Network+ Guide to Networks, 5th Edition

slide14

Figure 6-4 A CardBus NIC

  • CardBus standard (1990s)
    • 32-bit interface running at 33 MHz
    • Matches PCI expansion board standard

Network+ Guide to Networks, 5th Edition

peripheral bus standards cont d
Peripheral Bus Standards(cont’d.)
  • ExpressCard standard
    • Many different external devices connect to portable computers
    • 26-pin interface
    • Data transfer rates: 250 Mbps in each direction
      • 500 Mbps total
    • Same data transfer standards as PCIe specification
    • Two sizes
      • 34 mm, 54 mm wide

Network+ Guide to Networks, 5th Edition

peripheral bus standards cont d17
Peripheral Bus Standards(cont’d.)
  • USB (universal serial bus) port
    • Two USB standards
      • Difference: speed
      • USB 1.1: transfer rate of 12 Mbps
      • USB 2.0: transfer rate of 480 Mbps
    • Future
      • USB 3.0 (SuperSpeed USB)
      • Transfer rate: 4.8 Gbps

Network+ Guide to Networks, 5th Edition

types of nics cont d18

Figure 6-6 A USB NIC

Types of NICs (cont’d.)

Network+ Guide to Networks, 5th Edition

peripheral bus standards cont d19
Peripheral Bus Standards(cont’d.)
  • Firewire
    • Apple Computer (1980s)
    • IEEE 1394 standard (1995)
    • Traditional Firewire connection: 400 Mbps (max)
    • Newer version: 3 Gbps
    • Connects most peripheral types
    • Connects small network
      • Two or more computers using bus topology

Network+ Guide to Networks, 5th Edition

peripheral bus standards cont d20
Peripheral Bus Standards(cont’d.)
  • FireWire-connected peripherals
    • Similar to USB- and PCMCIA-connected peripherals
      • Simple installation
      • Supported by most modern operating systems
    • Two connector varieties: 4-pin and 6-pin
    • 6-pin connector
      • Two pins supply power
      • Interconnect computers

Network+ Guide to Networks, 5th Edition

peripheral bus standards cont d22
Peripheral Bus Standards(cont’d.)
  • CompactFlash
    • Designed by CompactFlash Association (CFA)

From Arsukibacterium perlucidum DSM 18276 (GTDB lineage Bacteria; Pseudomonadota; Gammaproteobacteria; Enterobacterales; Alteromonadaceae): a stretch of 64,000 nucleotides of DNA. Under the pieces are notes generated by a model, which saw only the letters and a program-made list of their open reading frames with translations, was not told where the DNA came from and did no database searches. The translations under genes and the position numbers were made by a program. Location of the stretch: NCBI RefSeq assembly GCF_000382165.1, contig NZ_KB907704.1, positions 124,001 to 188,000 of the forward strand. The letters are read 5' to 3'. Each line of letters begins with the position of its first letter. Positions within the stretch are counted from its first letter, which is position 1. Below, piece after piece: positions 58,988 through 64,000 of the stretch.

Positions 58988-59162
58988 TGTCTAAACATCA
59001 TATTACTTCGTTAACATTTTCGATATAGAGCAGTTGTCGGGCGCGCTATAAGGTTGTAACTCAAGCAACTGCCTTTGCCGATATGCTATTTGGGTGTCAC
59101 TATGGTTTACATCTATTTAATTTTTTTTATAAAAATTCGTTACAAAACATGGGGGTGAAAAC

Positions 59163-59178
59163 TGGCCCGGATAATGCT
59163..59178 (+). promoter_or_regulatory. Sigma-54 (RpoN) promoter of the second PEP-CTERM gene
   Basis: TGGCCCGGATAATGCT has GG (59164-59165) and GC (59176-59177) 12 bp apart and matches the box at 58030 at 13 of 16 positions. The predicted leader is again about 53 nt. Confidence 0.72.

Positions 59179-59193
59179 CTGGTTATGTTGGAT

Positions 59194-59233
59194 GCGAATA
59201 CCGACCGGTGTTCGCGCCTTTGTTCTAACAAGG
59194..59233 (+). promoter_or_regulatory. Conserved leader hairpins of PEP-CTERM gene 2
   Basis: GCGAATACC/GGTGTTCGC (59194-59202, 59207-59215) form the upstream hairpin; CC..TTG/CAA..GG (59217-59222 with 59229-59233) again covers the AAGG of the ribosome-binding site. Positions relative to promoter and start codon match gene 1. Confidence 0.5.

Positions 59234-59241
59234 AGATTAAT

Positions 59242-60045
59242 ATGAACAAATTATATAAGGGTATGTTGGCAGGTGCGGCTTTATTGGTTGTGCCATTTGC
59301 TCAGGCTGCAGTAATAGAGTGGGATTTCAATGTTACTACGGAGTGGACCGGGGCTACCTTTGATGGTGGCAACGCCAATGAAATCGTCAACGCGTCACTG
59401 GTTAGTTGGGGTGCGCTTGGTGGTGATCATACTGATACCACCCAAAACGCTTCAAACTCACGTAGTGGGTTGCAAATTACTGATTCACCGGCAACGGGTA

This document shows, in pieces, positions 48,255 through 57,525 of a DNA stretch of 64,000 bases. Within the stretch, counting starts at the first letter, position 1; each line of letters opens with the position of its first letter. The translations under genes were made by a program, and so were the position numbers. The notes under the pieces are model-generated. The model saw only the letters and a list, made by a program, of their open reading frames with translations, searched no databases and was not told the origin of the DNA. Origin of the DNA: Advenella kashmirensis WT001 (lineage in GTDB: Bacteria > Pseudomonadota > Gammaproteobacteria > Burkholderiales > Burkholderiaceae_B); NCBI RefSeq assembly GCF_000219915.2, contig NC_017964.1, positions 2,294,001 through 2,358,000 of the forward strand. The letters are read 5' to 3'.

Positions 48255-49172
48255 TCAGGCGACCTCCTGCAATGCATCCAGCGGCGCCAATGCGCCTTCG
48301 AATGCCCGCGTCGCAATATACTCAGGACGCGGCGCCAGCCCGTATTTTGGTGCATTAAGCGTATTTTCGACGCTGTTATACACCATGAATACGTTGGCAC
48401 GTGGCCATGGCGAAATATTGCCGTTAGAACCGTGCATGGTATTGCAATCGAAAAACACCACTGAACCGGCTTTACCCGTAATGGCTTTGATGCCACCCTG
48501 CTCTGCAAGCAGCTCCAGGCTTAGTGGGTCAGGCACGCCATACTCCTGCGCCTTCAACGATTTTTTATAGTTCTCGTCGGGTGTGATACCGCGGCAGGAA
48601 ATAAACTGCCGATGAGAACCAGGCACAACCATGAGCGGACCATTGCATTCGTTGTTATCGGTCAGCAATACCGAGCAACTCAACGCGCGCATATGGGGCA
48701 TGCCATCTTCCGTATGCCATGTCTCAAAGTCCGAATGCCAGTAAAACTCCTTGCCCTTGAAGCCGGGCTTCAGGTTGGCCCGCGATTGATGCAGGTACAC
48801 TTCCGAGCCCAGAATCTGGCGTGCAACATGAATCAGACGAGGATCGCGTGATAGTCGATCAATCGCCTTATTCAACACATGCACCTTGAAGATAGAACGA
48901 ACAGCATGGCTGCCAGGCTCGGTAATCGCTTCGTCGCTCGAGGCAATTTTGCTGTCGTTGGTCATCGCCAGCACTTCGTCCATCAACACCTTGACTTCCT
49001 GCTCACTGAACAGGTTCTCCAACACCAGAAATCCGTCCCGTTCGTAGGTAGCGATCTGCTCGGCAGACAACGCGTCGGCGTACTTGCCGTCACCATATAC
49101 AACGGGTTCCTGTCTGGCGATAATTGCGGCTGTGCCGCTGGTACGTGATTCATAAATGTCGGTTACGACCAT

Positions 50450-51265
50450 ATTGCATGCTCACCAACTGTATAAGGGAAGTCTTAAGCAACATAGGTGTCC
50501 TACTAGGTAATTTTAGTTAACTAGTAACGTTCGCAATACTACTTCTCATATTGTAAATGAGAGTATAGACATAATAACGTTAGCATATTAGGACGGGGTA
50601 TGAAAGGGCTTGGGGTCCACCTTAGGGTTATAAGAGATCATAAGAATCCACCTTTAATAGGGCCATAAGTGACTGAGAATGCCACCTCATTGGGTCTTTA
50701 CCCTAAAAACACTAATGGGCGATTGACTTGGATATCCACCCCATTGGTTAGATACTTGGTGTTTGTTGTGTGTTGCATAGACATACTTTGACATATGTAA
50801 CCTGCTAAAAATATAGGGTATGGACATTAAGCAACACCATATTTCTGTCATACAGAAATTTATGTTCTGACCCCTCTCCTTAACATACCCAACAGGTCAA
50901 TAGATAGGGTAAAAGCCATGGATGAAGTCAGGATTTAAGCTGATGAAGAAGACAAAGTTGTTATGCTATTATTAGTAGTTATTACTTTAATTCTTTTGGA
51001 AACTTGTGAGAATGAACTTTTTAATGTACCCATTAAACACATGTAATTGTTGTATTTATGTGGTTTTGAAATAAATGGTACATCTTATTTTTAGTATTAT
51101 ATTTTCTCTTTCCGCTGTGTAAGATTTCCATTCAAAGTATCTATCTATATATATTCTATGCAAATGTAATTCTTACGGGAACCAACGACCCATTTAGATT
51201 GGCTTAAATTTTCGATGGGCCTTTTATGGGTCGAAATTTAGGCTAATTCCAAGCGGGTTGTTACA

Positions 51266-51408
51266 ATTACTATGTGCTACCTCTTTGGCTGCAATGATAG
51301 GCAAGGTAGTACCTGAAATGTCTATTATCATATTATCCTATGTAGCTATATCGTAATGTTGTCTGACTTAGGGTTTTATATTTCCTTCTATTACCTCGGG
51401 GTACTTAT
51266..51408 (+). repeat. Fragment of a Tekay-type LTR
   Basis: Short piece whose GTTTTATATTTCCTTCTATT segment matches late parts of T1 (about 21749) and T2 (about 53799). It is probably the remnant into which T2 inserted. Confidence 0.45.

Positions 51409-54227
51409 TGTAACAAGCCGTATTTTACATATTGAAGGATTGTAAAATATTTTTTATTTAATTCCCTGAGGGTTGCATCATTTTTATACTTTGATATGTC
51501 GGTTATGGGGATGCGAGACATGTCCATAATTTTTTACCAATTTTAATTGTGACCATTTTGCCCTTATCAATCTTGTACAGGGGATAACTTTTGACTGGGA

• Ultrasmall
      • Removable data and input/output device
    • Latest standard: 4.0
      • Data transfer rate: 133 Mbps
    • Uses
      • Connects devices too small for PCMCIA slots
      • Wireless connections

Network+ Guide to Networks, 5th Edition

on board nics
On-Board NICs
  • Connect device directly to motherboard
    • On-board ports: mouse, keyboard
  • New computers, laptops
    • Use onboard NICs integrated into motherboard
  • Advantages
    • Saves space
    • Frees expansion slots

Network+ Guide to Networks, 5th Edition

wireless nics

Figure 6-9 Wireless NICs

Wireless NICs
  • Contain antennas
    • Send, receive signals
    • All bus types supported
  • Disadvantages over wire-bound NICs
    • More expensive
    • Bandwidth and security limitations

Network+ Guide to Networks, 5th Edition

installing nics
Installing NICs
  • Three general steps
    • Install hardware
    • Install NIC software
    • Configure firmware (if necessary)
      • Set of data, instructions
      • Saved to NIC’s ROM (read-only memory) chip
      • Use configuration utility program
  • EEPROM (electrically erasable programmable read-only memory)
    • Apply electrical charges
      • ROM data erased, changed

Network+ Guide to Networks, 5th Edition

installing and configuring nic hardware
Installing and Configuring NIC Hardware
  • Read manufacturer’s documentation
  • Install expansion card NIC
    • Verify toolkit contents
    • Unplug computer
    • Ground yourself
    • Open computer case
      • Select slot, insert NIC, attach bracket, verify cables
    • Replace cover, turn on computer
      • Configure NIC software

Network+ Guide to Networks, 5th Edition

slide28

Figure 6-10 A properly inserted NIC

Network+ Guide to Networks, 5th Edition

installing and configuring nic hardware cont d

Figure 6-11 Installing a PCMCIA-standard NIC

Installing and Configuring NIC Hardware (cont’d.)
  • Physically install PCMCIA-standard NIC
    • Insert card into PCMCIA slot

Network+ Guide to Networks, 5th Edition

installing and configuring nic hardware cont d30
Installing and Configuring NIC Hardware (cont’d.)
  • Modern operating systems
    • Do not require restart for PCMCIA-standard adapter
  • Servers, other high-powered computers
    • Install multiple NICs
    • Repeat installation process for additional NIC
    • Choose different slot

Network+ Guide to Networks, 5th Edition

installing and configuring nic software
Installing and Configuring NIC Software
  • Device driver
    • Software
      • Enables attached device to communicate with operating system
  • Purchased computer
    • Drivers installed
  • Add hardware to computer
    • Must install drivers

Network+ Guide to Networks, 5th Edition

installing and configuring nic software cont d
Installing and Configuring NIC Software (cont’d.)
  • Operating system built-in drivers
    • Automatically recognize hardware, install drivers
    • Computer startup
      • Device drivers loaded into RAM
      • Computer can communicate with devices
  • Drivers not available from operating system